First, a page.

A look at Drupal 8
Drupal 8 was released at the end of 2015. This is a major new version of Drupal, the second most popular website CMS (Content Management System).
WordPress is the most popular CMS, and is a great solution for smaller websites and blogs. I use WordPress regularly to build these types of sites. However, for larger sites that need more complex solutions, I find that Drupal is usually the best option.
While many CMS systems release major updates frequently, Drupal tends to be more stable. The last major release was Drupal 7 in January 2011. This new version (Drupal 8) was released almost 5 years later, on 19th November 2015.
This stability is one of the best aspects of Drupal. It allows websites to last longer and minimises the impact major updates have on existing builds. It also gives the developer community more time to create and maintain modules for the CMS, one of the reasons why Drupal modules are so much more robust and powerful than those for WordPress.
So what does Drupal 8 offer? Well, a key change is that the entire administrative interface is now responsive and built in HTML5. This makes it easier to manage a website through mobiles and tablets.
The editing interface has also been standardised and improved, previously one of Drupal’s biggest shortcomings. I saw designers try out Drupal 7, only to give up when they couldn’t fathom out how to set up a decent editing interface.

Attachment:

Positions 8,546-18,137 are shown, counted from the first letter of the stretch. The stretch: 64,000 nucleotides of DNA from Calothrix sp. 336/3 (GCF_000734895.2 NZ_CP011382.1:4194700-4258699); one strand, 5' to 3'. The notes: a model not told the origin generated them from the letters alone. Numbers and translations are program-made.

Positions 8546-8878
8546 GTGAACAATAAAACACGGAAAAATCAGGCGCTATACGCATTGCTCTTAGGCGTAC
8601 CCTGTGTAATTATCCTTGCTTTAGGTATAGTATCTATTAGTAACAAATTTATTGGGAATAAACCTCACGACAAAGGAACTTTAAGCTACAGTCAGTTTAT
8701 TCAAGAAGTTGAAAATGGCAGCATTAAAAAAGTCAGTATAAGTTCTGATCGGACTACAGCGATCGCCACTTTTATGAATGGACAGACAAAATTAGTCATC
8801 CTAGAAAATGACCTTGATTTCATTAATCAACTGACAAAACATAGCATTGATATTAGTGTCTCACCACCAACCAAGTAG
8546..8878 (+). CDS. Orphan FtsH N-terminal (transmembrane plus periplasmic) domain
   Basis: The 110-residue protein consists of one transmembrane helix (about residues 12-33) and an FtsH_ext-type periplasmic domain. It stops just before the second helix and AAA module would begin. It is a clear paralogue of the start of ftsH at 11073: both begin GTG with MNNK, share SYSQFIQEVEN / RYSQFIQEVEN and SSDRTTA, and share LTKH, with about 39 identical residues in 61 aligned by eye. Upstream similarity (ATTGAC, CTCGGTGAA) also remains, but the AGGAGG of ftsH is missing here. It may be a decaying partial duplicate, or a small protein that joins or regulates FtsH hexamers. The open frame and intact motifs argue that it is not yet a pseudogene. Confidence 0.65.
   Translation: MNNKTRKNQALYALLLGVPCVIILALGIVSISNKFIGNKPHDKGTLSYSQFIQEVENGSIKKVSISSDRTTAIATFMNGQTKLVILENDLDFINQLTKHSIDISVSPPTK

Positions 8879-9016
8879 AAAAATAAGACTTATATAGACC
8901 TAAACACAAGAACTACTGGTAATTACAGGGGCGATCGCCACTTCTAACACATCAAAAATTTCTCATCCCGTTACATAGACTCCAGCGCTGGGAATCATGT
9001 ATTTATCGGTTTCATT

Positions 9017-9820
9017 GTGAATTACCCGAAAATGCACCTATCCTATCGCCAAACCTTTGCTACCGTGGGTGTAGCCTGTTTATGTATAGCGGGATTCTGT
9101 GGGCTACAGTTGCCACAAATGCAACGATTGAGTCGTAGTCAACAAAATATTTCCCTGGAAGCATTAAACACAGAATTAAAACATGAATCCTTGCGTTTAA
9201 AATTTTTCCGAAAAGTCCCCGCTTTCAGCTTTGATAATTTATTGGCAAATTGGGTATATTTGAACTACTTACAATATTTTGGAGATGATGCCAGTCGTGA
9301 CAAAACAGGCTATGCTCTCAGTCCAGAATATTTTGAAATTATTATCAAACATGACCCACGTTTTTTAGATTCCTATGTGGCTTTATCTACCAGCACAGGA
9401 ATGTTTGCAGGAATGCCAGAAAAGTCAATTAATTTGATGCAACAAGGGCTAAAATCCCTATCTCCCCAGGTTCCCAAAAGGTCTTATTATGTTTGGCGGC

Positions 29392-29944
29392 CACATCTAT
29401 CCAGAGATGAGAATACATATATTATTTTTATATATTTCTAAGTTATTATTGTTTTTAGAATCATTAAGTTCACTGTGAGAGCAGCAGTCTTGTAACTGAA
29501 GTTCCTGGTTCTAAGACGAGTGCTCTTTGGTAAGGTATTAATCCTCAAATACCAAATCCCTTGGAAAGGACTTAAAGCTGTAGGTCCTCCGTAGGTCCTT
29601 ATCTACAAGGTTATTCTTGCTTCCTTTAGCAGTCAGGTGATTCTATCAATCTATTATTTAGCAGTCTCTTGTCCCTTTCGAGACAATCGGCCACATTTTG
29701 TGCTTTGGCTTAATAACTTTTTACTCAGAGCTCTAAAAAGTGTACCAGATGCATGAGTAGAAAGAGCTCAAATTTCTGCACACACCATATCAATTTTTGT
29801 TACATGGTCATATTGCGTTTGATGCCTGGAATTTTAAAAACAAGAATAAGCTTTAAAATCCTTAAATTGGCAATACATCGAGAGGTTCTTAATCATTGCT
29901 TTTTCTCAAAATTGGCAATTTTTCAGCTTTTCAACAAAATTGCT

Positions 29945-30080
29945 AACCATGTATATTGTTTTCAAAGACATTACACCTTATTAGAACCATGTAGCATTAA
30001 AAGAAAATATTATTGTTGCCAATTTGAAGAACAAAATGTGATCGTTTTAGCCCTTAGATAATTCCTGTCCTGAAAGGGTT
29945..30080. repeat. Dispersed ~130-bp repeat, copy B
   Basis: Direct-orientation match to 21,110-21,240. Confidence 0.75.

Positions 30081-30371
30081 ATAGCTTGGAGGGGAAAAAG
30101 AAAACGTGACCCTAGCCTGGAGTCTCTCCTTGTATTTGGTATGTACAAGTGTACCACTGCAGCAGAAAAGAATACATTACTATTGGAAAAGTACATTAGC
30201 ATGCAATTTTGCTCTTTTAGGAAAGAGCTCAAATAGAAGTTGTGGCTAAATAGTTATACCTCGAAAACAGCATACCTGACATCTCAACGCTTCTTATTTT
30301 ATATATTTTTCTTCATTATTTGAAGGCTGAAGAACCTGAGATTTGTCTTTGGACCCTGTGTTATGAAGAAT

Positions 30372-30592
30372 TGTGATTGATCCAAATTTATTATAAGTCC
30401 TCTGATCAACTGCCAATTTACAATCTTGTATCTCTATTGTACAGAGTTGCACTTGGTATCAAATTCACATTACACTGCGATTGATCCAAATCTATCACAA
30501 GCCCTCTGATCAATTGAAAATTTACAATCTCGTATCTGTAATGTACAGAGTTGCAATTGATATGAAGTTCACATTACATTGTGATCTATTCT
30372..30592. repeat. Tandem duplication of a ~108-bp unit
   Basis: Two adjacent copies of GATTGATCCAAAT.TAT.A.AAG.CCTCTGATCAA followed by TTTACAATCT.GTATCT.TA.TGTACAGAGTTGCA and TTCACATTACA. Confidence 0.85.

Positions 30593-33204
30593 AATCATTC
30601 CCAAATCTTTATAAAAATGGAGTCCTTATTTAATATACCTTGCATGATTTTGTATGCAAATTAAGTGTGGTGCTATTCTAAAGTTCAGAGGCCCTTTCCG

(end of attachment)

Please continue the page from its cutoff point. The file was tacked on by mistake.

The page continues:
Some fundamental changes have been made to the underlying technology. Drupal 8 is built on the Symfony PHP web application framework, helping improve the development of code. While this and the other frameworks that have been incorporated into Drupal 8 see the size of the core increase exponentially, it’s a worthwhile trade off and positions Drupal well for the future.
There have also been over 200 enhancements to the software, while improvements to the technical framework have made it more powerful and scalable. It’s also easier to interact with other systems and for developers to build bespoke functionality.
The big drawback at the moment is the newness of the software. With the longer lifespan of Drupal releases, it takes time for the core software to mature and become production ready. Many of the key modules contributed by the online community are still being developed. It’s not quite ready for use on a large project. I’m testing it out on a smaller, experimental websites. It looks great but is still buggy, especially with a couple of contributed modules I use regularly.
Many of the sites we’ve built at Infobo are in Drupla 7. I’m looking forward to developing some sites in Drupal 8 this year as the technology matures.
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